Demanding action to address Southport’s transport problems

Southport’s pressing transport problems to the north and east, which inhibit the town’s development, its economy and its tourist industry are to be debated at the next meeting of Sefton Council.

As someone with a keen interest in transport and railways in particular I am to move a motion for debate which attempts to take forward this pressing problem which, if it is not addressed, will hold back the economy of the town.

My aim is to try to draw people together, of all political beliefs and of none, around a common agenda on a vital subject for the future of Southport.

Taken from the roof tops - An unusual view of 3 Merseyrail Electric units that provide the excellent rail link from Southport to Liverpool

Taken from the roof tops – An unusual view of 3 Merseyrail Electric units that provide the excellent rail link from Southport to Liverpool

Southport has an excellent rail connection to the south but a second rate one to the east and north. Indeed, to travel north by train Southport residents first have to get a train to Wigan on a line that is frequently either overcrowded or which offers a poor standard of travel.

Southport Station with one of the infamous Pacer Trains awaiting departure for Wigan and beyond. These are the diesel units that John Pugh MP has been campaigning to have replaced.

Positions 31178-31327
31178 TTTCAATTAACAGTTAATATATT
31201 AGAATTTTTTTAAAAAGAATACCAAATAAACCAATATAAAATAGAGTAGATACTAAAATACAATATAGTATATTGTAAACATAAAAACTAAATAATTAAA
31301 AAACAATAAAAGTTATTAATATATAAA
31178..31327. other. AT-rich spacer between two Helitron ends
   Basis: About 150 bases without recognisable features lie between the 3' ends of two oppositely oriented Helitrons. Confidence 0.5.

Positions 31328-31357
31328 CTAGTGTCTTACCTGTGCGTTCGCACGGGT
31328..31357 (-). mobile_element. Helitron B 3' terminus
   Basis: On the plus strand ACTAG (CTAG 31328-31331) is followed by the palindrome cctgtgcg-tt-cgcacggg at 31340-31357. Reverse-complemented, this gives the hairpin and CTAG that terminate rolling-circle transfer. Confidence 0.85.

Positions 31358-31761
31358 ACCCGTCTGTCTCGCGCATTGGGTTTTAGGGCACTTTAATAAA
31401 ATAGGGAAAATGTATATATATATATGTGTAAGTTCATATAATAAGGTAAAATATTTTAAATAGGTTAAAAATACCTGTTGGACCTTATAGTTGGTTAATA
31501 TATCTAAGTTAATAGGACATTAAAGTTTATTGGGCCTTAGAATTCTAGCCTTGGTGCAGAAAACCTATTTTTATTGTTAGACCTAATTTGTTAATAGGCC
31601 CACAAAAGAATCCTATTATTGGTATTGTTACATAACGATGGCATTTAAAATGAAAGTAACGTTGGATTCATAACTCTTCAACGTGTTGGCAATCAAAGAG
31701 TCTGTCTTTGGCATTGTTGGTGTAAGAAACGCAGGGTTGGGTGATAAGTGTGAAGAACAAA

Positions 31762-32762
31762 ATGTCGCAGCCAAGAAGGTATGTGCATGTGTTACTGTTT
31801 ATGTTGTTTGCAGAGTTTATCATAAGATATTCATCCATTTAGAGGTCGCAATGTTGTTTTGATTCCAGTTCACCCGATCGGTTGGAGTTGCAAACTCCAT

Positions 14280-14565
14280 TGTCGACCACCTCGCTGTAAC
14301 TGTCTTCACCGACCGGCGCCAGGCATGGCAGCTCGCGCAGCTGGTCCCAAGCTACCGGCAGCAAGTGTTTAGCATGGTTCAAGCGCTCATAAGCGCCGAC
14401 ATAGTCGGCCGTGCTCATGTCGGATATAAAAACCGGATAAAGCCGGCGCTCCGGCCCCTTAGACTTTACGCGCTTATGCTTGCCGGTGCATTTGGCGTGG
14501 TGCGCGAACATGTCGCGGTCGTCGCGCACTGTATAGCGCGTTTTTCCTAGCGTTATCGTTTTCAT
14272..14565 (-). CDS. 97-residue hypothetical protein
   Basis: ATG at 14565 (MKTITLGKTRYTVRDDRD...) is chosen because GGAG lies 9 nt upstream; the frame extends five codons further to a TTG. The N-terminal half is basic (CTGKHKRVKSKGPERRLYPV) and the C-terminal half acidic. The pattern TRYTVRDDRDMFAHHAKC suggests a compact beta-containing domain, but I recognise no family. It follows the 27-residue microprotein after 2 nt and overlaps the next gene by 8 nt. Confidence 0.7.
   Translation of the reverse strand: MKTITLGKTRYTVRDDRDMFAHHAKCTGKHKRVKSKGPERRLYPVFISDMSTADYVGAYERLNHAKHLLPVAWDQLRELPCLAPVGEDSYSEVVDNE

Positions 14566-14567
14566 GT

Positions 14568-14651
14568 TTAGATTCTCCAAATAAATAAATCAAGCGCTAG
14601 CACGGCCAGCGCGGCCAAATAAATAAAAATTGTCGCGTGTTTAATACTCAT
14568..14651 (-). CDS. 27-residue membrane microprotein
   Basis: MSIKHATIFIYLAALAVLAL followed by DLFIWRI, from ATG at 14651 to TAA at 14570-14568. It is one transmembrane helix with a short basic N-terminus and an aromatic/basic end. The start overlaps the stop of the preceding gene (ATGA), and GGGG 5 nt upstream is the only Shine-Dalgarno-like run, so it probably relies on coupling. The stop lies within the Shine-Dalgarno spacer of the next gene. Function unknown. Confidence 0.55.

Southport Station with one of the infamous Pacer Trains awaiting departure to Wigan and beyond. These are the diesel units that John Pugh MP has been campaigning to have replaced.

But there are highway problems as well for Southport, with the market town of Ormskirk being a huge barrier for road users trying to access Southport.

I have been discussing these issues with the Ormskirk Preston and Southport Travellers Association (OPSTA) and with John Pugh the MP for Southport. We all feel that an initiative from Sefton Borough Council is required to get the ball rolling.

This is a long-term problem that is exacerbated by the arbitrary political boundaries between Merseyside and Lancashire which were drawn up during local government reorganisation in 1974. In many ways, the solutions to Southport’s transport problems lie within Lancashire but West Lancashire is not part of the Liverpool City Region so these artificial boundaries mean that solutions are difficult to achieve.

The bottom line is simple. If these transport issues are not resolved then Southport’s development, its economy and its tourist industry will all be held back – which is in no ones interest.

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